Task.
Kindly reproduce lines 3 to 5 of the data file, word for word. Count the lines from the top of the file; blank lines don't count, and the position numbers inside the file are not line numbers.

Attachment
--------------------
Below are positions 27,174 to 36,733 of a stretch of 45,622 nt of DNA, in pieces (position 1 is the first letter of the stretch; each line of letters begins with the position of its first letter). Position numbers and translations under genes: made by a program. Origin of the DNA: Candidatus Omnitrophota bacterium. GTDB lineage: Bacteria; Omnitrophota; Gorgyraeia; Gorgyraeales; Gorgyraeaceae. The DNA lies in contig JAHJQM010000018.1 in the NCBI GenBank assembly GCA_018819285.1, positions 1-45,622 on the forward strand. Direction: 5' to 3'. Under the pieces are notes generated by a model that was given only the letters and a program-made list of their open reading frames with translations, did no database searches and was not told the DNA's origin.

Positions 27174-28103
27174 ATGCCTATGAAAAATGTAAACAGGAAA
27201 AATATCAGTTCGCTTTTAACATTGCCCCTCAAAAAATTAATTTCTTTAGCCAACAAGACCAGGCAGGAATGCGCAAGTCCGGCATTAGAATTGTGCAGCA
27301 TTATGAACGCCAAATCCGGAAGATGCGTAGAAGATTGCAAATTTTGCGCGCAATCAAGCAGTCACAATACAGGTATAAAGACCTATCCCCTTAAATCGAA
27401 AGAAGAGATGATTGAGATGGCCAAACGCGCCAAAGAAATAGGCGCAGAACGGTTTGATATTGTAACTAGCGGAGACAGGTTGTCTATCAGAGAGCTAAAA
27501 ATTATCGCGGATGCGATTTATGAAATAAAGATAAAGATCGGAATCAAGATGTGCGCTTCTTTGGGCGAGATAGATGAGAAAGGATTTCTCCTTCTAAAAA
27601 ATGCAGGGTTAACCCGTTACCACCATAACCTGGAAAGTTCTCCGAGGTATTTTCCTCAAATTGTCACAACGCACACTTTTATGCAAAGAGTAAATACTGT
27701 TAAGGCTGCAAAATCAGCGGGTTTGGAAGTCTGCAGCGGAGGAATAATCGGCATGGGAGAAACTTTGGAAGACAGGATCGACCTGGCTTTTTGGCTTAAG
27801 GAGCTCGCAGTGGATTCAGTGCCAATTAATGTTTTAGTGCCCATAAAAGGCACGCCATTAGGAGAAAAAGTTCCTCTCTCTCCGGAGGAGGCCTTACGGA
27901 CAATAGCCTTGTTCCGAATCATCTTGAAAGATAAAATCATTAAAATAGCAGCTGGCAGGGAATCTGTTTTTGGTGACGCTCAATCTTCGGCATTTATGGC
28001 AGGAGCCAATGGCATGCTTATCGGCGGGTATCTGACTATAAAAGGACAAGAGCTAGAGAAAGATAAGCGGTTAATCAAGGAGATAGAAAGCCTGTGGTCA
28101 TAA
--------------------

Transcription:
27174 ATGCCTATGAAAAATGTAAACAGGAAA
27201 AATATCAGTTCGCTTTTAACATTGCCCCTCAAAAAATTAATTTCTTTAGCCAACAAGACCAGGCAGGAATGCGCAAGTCCGGCATTAGAATTGTGCAGCA
27301 TTATGAACGCCAAATCCGGAAGATGCGTAGAAGATTGCAAATTTTGCGCGCAATCAAGCAGTCACAATACAGGTATAAAGACCTATCCCCTTAAATCGAA